After 12 years on the job, Jessica Elmore wanted to move her career to the next level.

This May, she’ll achieve that by becoming the very first graduate from SUNY Broome’s Manufacturing Technology degree program. Not only will her A.A.S. degree bolster her resume, but it will give her the opportunity to move into a specialist position at her long-time employer.

And her hard work has already paid off – both on the job and in the classroom, where she earned a coveted Vanguard Award. Administered by the New York State Nontraditional Employment & Training (NET) Project, a program of the University at Albany’s Center for Women in Government and Civil Society, the award honors students enrolled in programs that prepare them for careers nontraditional for their gender.

“People were looking at me like, ‘Are you in the right class?’ In some classes, I was the only female,” she remembered. “There were some women in electrical engineering. I was the only one in mechanical engineering.”

The Manufacturing Technology degree is the second Elmore has earned at SUNY Broome. After graduating from Windsor High School, she headed to the college in 2003, the same year she began working at a local manufacturer. While she always had a knack for math, she followed the lead of her friends and majored in Liberal Arts, going on to earn a bachelor’s degree in human development at Binghamton University.

Through the years, she became interested in the high-tech operations involved in manufacturing and looked into an engineering degree.

“That seemed to call to me,” she said. “I’m really interested in the technology we use. It seems like we’re always advancing. In general, that’s where every company is moving.”

Engineering classes were different from her initial college experience, focused more on hands-on learning than writing papers. She adapted quickly to the new learning style, and tackled such subjects as statistical quality control, C+ program, robotics and more.  Today’s manufacturing operations are more high-tech than the old days, using a large number of computer programs and other technology, she noted.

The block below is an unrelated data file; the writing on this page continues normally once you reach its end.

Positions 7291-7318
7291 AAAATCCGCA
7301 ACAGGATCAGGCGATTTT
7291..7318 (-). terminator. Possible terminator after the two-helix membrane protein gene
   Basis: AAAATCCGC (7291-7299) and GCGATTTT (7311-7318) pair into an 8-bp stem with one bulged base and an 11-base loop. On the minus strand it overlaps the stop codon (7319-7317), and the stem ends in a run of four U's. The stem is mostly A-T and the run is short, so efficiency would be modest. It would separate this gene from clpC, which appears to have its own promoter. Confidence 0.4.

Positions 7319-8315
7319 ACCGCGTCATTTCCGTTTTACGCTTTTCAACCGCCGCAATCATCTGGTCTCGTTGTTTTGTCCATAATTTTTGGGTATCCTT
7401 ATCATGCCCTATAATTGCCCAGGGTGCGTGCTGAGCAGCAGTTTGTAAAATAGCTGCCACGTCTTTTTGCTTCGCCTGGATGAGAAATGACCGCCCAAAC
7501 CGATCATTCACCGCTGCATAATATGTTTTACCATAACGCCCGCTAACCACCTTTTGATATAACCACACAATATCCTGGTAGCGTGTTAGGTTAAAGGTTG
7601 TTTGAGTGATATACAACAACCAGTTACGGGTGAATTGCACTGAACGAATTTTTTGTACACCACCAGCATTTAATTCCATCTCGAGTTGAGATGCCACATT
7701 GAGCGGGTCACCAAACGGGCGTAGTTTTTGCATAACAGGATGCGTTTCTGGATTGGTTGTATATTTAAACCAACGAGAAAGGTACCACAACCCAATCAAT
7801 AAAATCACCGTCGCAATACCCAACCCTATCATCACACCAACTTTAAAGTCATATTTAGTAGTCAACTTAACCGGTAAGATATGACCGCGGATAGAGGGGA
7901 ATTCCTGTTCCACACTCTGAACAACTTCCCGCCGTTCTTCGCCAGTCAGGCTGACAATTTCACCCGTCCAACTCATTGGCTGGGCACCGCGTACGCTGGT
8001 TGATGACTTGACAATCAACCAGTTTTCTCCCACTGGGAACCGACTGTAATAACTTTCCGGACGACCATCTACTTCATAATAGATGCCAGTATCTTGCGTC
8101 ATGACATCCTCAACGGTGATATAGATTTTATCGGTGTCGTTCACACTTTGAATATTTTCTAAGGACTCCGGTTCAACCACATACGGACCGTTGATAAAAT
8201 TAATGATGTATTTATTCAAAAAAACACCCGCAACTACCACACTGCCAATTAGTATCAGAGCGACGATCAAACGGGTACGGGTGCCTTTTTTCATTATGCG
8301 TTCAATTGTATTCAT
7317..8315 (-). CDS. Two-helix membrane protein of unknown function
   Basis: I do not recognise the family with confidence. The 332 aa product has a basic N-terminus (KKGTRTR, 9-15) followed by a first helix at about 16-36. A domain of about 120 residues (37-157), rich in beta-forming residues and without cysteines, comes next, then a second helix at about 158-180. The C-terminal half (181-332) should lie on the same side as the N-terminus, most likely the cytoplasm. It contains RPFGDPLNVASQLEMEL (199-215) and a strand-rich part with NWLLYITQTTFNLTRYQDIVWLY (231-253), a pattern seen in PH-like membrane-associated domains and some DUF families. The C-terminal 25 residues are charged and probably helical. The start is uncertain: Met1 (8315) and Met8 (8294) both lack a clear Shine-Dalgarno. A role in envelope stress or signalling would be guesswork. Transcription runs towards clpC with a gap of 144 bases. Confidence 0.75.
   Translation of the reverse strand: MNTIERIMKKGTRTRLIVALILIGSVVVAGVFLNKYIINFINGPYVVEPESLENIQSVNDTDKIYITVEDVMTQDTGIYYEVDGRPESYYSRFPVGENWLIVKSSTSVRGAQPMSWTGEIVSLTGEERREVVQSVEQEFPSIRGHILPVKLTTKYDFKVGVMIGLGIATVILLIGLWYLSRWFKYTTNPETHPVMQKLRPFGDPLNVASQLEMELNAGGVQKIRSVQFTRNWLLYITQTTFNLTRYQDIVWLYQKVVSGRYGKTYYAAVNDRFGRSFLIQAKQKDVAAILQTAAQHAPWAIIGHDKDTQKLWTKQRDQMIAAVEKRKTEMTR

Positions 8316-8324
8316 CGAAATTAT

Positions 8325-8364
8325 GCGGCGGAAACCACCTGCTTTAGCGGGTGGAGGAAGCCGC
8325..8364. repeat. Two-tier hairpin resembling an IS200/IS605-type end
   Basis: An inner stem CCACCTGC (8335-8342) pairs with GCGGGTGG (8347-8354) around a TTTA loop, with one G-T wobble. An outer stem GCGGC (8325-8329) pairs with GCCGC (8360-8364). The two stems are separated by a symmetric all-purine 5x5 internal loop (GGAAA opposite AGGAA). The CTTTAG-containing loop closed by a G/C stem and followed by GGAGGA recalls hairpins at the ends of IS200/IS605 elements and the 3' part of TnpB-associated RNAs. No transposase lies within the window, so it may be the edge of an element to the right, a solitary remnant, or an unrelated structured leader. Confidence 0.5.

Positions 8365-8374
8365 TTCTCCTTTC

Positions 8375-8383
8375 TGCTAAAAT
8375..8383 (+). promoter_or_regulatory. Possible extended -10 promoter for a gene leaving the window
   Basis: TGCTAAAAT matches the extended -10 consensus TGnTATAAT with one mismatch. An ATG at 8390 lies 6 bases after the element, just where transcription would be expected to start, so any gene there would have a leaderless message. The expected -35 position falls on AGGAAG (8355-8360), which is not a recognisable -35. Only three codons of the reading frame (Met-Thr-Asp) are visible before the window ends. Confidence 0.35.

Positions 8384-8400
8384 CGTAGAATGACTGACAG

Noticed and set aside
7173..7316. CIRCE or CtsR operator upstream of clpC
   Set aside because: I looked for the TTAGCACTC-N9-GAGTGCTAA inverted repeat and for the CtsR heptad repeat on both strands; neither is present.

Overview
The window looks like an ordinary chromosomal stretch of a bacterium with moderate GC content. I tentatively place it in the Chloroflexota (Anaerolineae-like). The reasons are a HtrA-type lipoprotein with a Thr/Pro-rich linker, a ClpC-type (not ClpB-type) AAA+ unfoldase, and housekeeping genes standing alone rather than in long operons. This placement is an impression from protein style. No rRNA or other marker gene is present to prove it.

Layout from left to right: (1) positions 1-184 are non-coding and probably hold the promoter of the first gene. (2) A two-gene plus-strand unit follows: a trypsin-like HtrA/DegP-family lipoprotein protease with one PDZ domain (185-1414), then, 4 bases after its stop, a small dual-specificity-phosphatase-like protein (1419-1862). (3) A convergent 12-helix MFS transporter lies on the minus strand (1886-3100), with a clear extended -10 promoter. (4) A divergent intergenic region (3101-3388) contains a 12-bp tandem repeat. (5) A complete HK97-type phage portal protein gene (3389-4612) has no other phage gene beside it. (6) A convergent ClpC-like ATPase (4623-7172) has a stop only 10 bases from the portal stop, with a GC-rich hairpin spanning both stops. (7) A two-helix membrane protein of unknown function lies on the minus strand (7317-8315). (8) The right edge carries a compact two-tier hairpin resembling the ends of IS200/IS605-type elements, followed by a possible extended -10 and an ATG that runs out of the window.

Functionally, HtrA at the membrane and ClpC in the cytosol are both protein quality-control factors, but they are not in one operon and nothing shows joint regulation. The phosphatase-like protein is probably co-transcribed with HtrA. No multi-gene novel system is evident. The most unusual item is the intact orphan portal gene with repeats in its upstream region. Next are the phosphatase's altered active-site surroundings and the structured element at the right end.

Her capstone project for her degree was more than just an intellectual exercise. It centered on reducing waste and looking for leak points in the product line – measures that her employer put into place.

“We saved quite a bit of money doing that,” she said.

Many students work while pursuing higher education and Jessica was no exception. In addition to being a full-time student, she also worked full time – on the third shift. Morning classes weren’t always available, so she muscled through with grit, determination and a good dose of coffee. She also had to attend a two-week training session for work, and was relieved when her professors worked with her to accommodate her schedule, allowing her to get ahead on her assignments.

Professor Joe DeAngelo, chair of Engineering Technologies, described Elmore as an excellent student, with a good deal of knowledge in her field.

During her time at SUNY Broome, she has served as a role model for her peers, helping those who may not have practical industry experience with classroom work, he wrote in his nomination of Elmore for the Vanguard Award. She’s also a role model for women, as most mid-level managers in technical groups are men.

“I always wanted to be a role model,” Elmore reflected on the Vanguard Award. “I think it’s okay to go for non-traditional careers. It’s definitely worth it, although you have to work hard.”

Jessica Elmore

Jessica Elmore

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